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Glittering Images: A Novel (Starbridge) de…
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Glittering Images: A Novel (Starbridge) (1987 original; edició 1988)

de Susan Howatch (Autor)

Sèrie: Starbridge (1)

MembresRessenyesPopularitatValoració mitjanaMencions
6921224,293 (4.02)27
NEW YORK TIMES BESTSELLER * The first in Susan Howatch's acclaimed novels centering on the glorious Cathedral of Starbridge, Glittering Images is a masterful depiction of spiritual hubris, the seductions of power, and the moral dilemmas of England between the wars. "Passionately eloquent . . . [A] tale of God, sex, love, self-analysis and forgiveness . . . The dialogue throughout this book is brilliantly crisp."--The Philadelphia Inquirer It is the 1930s, and Charles Ashworth is dispatched by the Archbishop of Canterbury to learn the truth about the flamboyant Bishop of Starbridge, Adam Alexander Jardine, and his mousy wife. Do Jardine's outspoken denouncements of the Anglican Church's strict divorce laws have a personal motive? When he meets the cool and beautiful Lyle Christie, Mrs. Jardine's companion, Ashworth believes they do. But as he struggles to understand the strange relationships in the household, Ashworth ceases to be an innocent, objective observer. Slowly, he too is drawn into the secret drama that is being played out in the shadow of the cathedral, a drama that he could never have foreseen. Praise for Glittering Images "A terrific story . . . Glittering Images is driven by passion, emotional and spiritual, and its spiritual antagonists are brilliant characters."--San Jose Mercury News "She may well be the Anthony Trollope of the 20th century."--Andrew Greeley, The Washington Post "Bold and exciting."--Los Angeles Times… (més)
Membre:CoinLibrary
Títol:Glittering Images: A Novel (Starbridge)
Autors:Susan Howatch (Autor)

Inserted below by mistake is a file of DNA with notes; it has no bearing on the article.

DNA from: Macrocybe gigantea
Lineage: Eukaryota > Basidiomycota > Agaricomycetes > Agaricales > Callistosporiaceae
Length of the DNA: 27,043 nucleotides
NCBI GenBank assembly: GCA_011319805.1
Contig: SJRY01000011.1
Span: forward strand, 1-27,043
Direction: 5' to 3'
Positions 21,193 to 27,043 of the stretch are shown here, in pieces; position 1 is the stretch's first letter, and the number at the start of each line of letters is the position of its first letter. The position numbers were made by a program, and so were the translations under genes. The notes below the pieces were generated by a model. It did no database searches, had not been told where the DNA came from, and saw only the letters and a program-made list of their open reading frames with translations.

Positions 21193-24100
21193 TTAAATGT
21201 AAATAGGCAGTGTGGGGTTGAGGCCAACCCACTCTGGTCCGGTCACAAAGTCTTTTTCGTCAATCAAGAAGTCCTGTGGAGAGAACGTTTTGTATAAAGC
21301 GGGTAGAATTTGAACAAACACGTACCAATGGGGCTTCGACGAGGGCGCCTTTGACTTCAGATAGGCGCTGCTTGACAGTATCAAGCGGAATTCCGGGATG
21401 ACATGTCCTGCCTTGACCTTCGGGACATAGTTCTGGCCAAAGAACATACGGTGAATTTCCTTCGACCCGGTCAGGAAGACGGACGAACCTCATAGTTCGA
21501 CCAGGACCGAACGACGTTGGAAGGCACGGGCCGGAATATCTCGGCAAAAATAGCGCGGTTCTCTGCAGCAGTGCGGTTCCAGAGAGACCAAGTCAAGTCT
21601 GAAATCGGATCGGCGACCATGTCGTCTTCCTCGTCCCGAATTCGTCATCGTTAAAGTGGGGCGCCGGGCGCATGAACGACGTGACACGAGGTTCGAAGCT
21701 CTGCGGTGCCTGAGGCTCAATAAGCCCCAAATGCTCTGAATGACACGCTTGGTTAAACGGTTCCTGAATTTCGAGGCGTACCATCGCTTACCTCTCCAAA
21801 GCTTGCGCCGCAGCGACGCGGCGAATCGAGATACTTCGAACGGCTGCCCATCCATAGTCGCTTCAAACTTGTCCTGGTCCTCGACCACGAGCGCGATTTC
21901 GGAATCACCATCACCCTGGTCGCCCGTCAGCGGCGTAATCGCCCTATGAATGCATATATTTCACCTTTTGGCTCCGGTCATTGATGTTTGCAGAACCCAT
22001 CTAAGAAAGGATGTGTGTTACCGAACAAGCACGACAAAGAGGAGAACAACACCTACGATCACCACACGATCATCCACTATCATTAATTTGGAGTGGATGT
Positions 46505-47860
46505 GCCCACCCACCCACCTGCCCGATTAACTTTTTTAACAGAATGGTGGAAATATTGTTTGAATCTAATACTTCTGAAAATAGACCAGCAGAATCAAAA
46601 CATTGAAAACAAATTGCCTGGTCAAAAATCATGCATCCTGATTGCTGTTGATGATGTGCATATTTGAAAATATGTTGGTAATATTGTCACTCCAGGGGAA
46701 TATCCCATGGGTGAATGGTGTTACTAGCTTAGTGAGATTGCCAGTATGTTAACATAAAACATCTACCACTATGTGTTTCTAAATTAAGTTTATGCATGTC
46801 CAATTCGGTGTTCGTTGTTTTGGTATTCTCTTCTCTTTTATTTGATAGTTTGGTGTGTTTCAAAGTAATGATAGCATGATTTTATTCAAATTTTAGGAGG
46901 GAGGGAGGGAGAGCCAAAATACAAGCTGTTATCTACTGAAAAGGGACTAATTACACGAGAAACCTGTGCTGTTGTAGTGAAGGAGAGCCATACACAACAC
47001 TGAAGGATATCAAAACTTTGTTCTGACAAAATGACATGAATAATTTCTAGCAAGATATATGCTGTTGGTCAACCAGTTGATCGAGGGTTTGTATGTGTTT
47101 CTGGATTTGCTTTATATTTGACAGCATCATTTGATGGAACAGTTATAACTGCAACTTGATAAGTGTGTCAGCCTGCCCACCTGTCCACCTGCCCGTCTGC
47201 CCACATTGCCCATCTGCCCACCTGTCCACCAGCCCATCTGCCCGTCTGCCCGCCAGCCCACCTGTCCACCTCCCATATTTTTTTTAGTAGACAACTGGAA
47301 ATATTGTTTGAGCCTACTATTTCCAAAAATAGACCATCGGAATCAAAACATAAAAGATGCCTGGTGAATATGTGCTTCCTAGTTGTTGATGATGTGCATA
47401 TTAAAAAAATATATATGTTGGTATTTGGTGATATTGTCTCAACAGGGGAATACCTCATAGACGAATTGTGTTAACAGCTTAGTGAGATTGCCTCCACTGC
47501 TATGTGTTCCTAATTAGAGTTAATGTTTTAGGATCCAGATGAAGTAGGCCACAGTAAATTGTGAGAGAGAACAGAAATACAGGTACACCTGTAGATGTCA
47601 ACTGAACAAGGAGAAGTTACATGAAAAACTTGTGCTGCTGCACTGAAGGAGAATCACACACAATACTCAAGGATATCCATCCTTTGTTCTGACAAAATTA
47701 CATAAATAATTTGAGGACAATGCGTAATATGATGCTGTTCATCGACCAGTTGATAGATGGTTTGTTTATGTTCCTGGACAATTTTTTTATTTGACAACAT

Informació:Fawcett (1988), Edition: First Fascett Paperback, 448 pages
Col·leccions:La teva biblioteca
Valoració:
Etiquetes:No n'hi ha cap

Detalls de l'obra

Glittering Images de Susan Howatch (1987)

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» Mira també 27 mencions

Es mostren 1-5 de 12 (següent | mostra-les totes)
I very much enjoyed reading this book but it never seemed entirely real or entirely believable. I wanted to find out about the characters and was intrigued by the level of psychological depth the author was able to enter into but somehow it all seemed a bit contrived. The latter part of the book is the endless, lengthy unburdening of everyone's soul but they all do it with such readiness which whilst convenient for the reader seems so remote from reality.

Sometimes it also feels very dated. Although the book is set in the 1930s it often betrays its 1980s heritage and it feels like someone trying to reflect 1980s sexual obsessions into a bygone age. It is never clear whether the sexual morality is that of the 1930s or the battle to fit Christianity into the morals of the 1980s. Nevertheless it is a jolly good story. ( )
  NeilDalley | Mar 9, 2020 |
3.5 I picked this up because Jaqueline Winspear, an author I like a lot, said this series was one of her favorites. The book evolves around a vicar in the Church of England who is tormented by the discrepancies between his public persona and what he believes is his real self. The roll of sex is a theme in the book, and there was a bit too much of that for me. It wasn't gratuitous since it figured into the angst and downfall of some of the characters, but it could have toned down. I was interested in the main character and how he worked through an emotional breakdown to become more spiritually and mentally healthy, but in the end it felt a little too romancey for me to think I want to try another in the series. ( )
  tkcs | Feb 23, 2019 |
This book rode my book shelf for several years. I picked it up, and others of the Starbridge series from a used book sale at a theological library. A friend suggested it telling me that the characters in this series were based on theologians and churchmen in the Church of England. I love church history and was interested. My wife read a later book in the series and didn't enjoy it, so it kind of killed my excitement in starting in on these. But as I have been downsizing my library I thought I'd give it a go.

Absolutely brilliant. The plot centers on Charles Ashworth in 1937, a canon who is commissioned by Archbishop Cosmo Gordon Lang to investigate the sexual impropriety of a rival bishop, the fictional bishop of Starbridge, Alex Jardine. Ashworth starts out sleuthing around the Bishop's palace but his identification with Jardine reveals some cracks in his own character. This leads to a full-blown break down for Ashworth. Ashworth is led back to spiritual (and psychological) health through his counsel with his spiritual director, a world-wise ex-Navy Chaplain and Fordite Monk, John Darrow. Darrow helps Ashworth confront his 'glittering image' which gives him compassion for others with their glittering images.